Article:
How SpendEdge services can help in empowering the procurement process
Category intelligence: to understand the fluctuations in the supply market
SpendEdge offers a comprehensive understanding of specific supply markets, including recent developments and important vendors providing the service or product. Our category analysis provides you with precise data on cost drivers, accurate cost estimations, and better supplier rates through negotiation, especially during times of market volatility. Relevant patterns extracted from large volumes of data can be obtained, and you can get a dashboard view of cost drivers and market-shaping trends. Furthermore, you can drill down to cost elements, raw material prices, and best practices.
Aid in identifying the best approach to vendor selection adopted by peers:
Our team is here to assist you with identifying the most effective approach to vendor selection, engagement models, contract negotiation, and cost management. By doing so, we can streamline your processes and eliminate unnecessary steps, which ultimately improves efficiency and collaboration. The best practices that we enforce in most industries align with regulatory requirements. By implementing these best practices, your business can demonstrate compliance, meet its legal obligations, and avert risks arising from non-compliance.
Track and Understand the main KPIs and SLAs:
Our expert intelligence can help you understand the key performance indicators (KPIs) that are crucial to track when evaluating the effectiveness of P2P software. We can also assist you in identifying the main service level agreements (SLAs) that should be included in your contracts with service providers. By collecting data for KPIs, you can analyze whether the outcomes meet your satisfaction levels. While SLAs record the delivery timelines agreed upon by suppliers and clients, KPIs ensure that these deadlines are met. These tools can help businesses manage their operations more effectively, avoid disruptions, and meet customer expectations for turnaround time.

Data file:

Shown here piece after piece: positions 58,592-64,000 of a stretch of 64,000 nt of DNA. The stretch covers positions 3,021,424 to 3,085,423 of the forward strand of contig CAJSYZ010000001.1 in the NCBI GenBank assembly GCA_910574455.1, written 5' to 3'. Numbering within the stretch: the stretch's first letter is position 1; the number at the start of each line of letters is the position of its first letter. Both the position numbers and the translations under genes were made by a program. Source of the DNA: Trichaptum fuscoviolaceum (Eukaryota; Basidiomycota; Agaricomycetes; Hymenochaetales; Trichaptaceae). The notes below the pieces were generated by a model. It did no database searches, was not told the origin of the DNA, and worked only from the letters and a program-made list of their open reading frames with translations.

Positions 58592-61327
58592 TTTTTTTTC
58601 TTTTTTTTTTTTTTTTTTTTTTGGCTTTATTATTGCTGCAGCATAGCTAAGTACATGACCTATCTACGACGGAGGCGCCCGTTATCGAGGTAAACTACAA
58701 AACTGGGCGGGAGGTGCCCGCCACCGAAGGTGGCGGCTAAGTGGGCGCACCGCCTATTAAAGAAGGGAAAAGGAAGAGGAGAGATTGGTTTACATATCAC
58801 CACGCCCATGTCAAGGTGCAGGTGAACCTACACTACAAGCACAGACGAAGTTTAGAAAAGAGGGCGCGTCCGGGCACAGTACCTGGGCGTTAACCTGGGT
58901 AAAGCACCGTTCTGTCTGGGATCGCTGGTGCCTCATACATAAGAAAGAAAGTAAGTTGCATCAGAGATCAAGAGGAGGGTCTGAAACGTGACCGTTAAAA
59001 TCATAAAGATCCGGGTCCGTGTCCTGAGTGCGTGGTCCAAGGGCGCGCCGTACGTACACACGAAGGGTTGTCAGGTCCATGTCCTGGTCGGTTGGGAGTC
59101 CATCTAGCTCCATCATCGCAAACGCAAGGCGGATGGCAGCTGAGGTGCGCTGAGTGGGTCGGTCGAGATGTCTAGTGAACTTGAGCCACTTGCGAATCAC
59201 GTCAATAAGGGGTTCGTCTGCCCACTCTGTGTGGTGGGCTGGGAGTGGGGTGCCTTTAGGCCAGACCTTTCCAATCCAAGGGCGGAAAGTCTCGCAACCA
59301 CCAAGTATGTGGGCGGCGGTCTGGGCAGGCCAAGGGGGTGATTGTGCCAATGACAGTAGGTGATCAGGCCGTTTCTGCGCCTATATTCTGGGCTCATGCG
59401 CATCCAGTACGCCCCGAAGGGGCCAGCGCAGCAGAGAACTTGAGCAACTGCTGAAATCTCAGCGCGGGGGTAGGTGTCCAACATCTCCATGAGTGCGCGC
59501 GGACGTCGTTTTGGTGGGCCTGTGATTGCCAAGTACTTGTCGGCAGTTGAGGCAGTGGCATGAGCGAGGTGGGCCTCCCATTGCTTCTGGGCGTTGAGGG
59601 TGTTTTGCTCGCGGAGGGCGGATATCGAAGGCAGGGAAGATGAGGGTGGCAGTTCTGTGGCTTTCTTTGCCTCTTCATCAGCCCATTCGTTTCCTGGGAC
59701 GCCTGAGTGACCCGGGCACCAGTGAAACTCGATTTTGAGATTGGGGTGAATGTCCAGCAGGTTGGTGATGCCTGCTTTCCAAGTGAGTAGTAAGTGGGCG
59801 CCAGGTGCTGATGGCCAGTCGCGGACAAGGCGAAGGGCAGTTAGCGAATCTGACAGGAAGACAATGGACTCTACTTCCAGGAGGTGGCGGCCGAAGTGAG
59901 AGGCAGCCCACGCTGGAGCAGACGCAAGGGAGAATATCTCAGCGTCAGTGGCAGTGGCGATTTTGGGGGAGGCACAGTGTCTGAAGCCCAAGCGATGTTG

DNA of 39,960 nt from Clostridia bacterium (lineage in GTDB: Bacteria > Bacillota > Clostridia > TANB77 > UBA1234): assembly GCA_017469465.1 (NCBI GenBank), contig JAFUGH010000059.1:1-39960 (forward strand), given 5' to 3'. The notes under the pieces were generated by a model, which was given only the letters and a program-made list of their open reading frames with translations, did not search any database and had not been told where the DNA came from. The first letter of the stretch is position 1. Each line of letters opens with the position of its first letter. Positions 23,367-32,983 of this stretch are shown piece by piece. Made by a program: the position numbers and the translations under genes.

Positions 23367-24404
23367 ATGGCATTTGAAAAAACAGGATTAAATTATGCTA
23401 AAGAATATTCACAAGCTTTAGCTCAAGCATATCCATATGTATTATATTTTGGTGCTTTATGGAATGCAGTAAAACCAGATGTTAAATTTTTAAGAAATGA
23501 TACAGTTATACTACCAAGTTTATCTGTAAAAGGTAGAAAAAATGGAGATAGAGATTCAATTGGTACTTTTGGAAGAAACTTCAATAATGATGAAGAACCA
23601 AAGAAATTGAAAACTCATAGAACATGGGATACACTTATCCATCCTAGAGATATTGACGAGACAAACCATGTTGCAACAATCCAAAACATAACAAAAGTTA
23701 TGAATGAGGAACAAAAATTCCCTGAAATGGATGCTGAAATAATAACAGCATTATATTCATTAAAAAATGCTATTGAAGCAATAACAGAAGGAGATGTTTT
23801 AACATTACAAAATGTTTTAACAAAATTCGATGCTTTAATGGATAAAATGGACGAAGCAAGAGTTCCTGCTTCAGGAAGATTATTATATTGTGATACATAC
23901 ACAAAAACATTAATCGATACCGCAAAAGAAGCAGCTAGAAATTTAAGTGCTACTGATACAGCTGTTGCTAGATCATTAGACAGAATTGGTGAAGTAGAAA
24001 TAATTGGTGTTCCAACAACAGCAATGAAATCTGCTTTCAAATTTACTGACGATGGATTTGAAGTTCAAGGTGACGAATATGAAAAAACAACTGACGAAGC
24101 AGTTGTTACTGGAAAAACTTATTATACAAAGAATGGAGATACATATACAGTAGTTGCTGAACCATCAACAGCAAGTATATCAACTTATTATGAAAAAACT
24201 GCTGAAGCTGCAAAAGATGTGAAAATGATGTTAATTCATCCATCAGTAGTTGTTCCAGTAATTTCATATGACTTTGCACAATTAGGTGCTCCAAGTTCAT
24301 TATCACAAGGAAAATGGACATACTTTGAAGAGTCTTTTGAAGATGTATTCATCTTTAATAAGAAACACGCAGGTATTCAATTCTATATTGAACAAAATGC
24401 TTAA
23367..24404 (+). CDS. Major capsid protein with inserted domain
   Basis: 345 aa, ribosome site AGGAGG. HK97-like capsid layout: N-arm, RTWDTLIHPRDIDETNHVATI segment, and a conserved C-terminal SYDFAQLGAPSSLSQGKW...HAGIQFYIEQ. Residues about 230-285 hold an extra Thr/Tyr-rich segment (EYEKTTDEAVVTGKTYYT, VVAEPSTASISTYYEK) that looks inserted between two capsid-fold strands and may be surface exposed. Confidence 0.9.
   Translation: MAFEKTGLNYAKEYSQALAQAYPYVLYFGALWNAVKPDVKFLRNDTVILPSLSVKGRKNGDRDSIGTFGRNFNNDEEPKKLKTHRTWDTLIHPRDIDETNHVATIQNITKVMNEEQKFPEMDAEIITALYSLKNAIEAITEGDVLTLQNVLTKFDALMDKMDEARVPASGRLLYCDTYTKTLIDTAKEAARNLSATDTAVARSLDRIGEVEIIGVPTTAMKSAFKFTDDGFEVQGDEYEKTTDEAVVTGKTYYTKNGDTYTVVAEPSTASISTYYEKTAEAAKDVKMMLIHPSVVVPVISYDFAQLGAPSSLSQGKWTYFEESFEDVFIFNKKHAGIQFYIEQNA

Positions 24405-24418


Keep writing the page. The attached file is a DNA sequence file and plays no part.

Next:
The success story of how SpendEdge helped a global pharma company find CROs and CMOs
Our client is a global pharmaceutical company that has worked with several Contract Research Organizations (CROs) and Contract Manufacturing Organizations (CMOs) over the years. However, they realized that they had limited knowledge of the full capabilities of these CROs and CMOs. They were also unsure whether more capable CROs and CMOs existed, which could potentially benefit the client.
To address this, SpendEdge analysts conducted a vendor profiling study where an extensive list of CROs and CMOs was mapped along with their capabilities. We carried out an internal assessment of the research project to determine which activities could be done in-house and which ones would be outsourced. We identified if the client’s CMO had the capability and expertise necessary to manufacture their product.
The client was already aware of some of the shortlisted CROs and CMOs but was glad to have an external consultant confirm their capabilities. The additional names that the client was not aware of helped expand the list of vendors that they could include in their future RFx.
Contact us now to solve your procurement problems!
Associate Vice President, Sourcing and Procurement Intelligence
George is a procurement specialist at Infiniti Research and provides advisory services to clients across the pharmaceutical, CPG & FMCG, energy, and automotive sectors. He specializes in the procurement areas of industry benchmarking, cost modeling, rate card benchmarking, negotiation advisory, and supplier intelligence.